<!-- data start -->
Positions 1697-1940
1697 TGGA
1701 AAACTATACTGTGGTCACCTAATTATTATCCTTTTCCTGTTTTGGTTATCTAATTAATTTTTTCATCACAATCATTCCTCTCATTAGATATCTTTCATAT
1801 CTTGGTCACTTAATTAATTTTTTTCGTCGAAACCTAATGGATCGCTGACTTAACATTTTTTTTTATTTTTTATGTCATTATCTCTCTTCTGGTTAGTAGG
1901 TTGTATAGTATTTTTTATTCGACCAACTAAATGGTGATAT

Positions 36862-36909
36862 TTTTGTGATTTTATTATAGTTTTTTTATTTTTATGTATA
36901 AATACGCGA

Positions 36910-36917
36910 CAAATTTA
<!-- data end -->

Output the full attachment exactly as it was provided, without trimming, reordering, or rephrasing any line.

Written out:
Positions 1697-1940
1697 TGGA
1701 AAACTATACTGTGGTCACCTAATTATTATCCTTTTCCTGTTTTGGTTATCTAATTAATTTTTTCATCACAATCATTCCTCTCATTAGATATCTTTCATAT
1801 CTTGGTCACTTAATTAATTTTTTTCGTCGAAACCTAATGGATCGCTGACTTAACATTTTTTTTTATTTTTTATGTCATTATCTCTCTTCTGGTTAGTAGG
1901 TTGTATAGTATTTTTTATTCGACCAACTAAATGGTGATAT

Positions 36862-36909
36862 TTTTGTGATTTTATTATAGTTTTTTTATTTTTATGTATA
36901 AATACGCGA

Positions 36910-36917
36910 CAAATTTA